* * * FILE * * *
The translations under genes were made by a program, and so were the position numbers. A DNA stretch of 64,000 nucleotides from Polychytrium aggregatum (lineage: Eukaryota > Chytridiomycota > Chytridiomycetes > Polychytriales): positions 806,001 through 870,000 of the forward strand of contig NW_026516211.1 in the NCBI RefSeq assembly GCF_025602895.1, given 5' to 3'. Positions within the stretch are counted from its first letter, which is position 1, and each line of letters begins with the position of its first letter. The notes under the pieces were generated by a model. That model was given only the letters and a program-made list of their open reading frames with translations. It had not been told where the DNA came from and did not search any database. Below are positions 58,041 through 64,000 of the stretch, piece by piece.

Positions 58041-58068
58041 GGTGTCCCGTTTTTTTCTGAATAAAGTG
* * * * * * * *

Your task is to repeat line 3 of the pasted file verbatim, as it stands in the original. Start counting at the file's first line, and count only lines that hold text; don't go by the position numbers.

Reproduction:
58041 GGTGTCCCGTTTTTTTCTGAATAAAGTG